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How will the interplay between climate change and El Niño modify climate impacts?

How the interplay between the El Niño Southern Oscillation (ENSO) and anthropogenic climate change will affect climate change impacts is a key question that scientists are trying to answer. The El Niño Southern Oscillation (ENSO) is a climate pattern with global effects that results from periodic variations in the sea surface temperature across the equatorial Pacific Ocean. Because ENSO affects seasonal climate around the world, the answer to this question has broad-ranging consequences. PCIC Director Dr. Francis Zwiers was recently interviewed for an article in the Globe and Mail that examines these questions with a focus on the impacts that Canada may see. The story provides a description of El Niño and some of its broader global impacts in terms of changes to temperature and moisture at different places in the world, along with a discussion of a paper that examines the economic impacts from two El Niño events in the past and estimates of the economic impacts from a potential future El Niño event, assuming an increase in El Niño magnitude and the strength of the teleconnections that transmit the influence of El Niño globally. There is as of yet no consensus on projected changes in ENSO amplitude (for more on this, see Chapter 4 of Working Group I's contribution to the Intergovernmental Panel on Climate Change's Sixth Assessment Report), but an increase is seen in some models from the sixth phase of the Coupled Model Intercomparison Project (CMIP6). The story also covers some important implications for Canada. These include the effects of El Niño on agriculture and aquaculture, the cost of freeze-thaw cycles on municipal budgets, and some of the concerns for hazard planning. This article follows on the heels of the return of El Niño conditions, which were discussed in an earlier news article written as the conditions were developing.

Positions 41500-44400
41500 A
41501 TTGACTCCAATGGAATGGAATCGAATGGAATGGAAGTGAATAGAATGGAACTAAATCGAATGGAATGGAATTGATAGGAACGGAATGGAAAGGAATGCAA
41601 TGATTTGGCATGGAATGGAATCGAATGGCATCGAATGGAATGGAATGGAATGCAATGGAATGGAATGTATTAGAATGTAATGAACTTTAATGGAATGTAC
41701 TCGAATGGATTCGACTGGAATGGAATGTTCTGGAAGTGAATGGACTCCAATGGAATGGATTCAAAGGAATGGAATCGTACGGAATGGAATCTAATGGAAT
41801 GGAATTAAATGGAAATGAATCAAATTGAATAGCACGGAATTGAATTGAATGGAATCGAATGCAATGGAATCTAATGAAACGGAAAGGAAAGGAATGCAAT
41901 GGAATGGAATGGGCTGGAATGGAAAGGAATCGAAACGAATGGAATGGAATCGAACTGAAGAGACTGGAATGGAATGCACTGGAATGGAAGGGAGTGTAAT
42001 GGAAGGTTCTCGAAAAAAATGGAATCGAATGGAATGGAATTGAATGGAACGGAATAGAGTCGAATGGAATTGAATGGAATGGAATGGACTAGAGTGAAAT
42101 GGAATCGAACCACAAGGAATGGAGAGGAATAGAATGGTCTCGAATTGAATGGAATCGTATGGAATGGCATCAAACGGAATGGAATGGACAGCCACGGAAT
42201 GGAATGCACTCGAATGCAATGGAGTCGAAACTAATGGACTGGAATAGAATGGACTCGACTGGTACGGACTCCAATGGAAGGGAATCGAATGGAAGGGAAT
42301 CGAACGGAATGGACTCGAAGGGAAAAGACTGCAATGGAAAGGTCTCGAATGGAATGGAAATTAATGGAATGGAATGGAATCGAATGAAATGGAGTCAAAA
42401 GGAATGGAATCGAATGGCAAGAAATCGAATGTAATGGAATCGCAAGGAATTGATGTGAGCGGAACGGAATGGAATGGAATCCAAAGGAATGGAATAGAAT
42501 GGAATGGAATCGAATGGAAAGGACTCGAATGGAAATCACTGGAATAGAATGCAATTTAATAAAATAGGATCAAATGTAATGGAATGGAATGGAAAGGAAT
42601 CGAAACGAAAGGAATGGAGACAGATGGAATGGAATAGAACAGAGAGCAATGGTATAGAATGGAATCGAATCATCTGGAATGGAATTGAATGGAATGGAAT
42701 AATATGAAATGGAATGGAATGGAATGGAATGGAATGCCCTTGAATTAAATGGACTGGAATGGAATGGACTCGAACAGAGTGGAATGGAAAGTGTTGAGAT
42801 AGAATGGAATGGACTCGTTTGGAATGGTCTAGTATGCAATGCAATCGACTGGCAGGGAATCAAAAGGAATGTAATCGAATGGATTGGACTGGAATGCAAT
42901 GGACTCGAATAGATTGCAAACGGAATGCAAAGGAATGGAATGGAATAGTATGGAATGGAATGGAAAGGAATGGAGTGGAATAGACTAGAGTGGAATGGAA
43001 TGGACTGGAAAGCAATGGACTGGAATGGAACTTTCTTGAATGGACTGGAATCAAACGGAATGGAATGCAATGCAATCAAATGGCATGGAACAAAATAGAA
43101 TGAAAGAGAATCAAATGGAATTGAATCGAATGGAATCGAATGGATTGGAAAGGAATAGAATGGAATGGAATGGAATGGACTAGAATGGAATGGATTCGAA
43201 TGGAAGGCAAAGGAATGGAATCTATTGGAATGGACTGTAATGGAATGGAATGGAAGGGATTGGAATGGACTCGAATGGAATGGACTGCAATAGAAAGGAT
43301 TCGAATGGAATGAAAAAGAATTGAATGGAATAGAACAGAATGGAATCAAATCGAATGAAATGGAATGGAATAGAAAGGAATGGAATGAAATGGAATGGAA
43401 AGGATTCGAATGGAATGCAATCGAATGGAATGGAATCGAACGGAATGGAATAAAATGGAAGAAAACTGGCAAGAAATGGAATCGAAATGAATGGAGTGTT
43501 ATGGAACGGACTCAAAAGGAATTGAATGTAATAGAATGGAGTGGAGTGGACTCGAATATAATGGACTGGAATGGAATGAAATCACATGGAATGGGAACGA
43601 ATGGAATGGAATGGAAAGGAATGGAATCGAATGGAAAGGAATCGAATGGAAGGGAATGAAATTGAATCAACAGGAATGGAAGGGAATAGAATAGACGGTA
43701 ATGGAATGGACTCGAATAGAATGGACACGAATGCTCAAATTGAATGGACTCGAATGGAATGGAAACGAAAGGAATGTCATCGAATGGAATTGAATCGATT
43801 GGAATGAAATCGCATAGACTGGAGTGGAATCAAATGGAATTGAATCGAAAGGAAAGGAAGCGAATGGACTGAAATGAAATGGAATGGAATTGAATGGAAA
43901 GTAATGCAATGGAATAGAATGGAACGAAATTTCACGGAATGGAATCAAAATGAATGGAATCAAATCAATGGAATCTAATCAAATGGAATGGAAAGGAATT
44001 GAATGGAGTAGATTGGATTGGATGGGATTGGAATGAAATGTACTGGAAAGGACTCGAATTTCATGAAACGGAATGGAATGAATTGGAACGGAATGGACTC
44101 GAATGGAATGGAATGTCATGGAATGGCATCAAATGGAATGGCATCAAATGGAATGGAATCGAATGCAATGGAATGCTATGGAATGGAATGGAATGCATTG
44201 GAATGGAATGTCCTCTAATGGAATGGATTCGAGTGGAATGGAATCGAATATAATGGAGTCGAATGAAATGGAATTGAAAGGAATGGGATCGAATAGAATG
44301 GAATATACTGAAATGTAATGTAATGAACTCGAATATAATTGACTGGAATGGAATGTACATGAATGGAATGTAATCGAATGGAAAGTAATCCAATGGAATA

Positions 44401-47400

Dr. Zwiers's comment in the article relates to a paper in the Journal of Climate that examined how global warming could change how El Niño and La Niña events affect daily precipitation extremes in the boreal cold season. This PCIC-led research found that future warming is projected to intensify extreme precipitation in all of the regions they examined and across all three ENSO phases (El Niño, La Niña and neutral conditions). The projections also showed an increase in the differences in the intensity of extreme precipitation under El Niño and La Niña conditions. Commenting on this increase in the magnitude and variability of extremes, Dr. Zwiers said, "If you’re living in a place where this difference magnifies, it becomes that much harder to cope, in a sense, because of the bigger discrepancy between extremes."

Read the article in the Globe and Mail.

Read the related open-access paper in the Journal of Climate.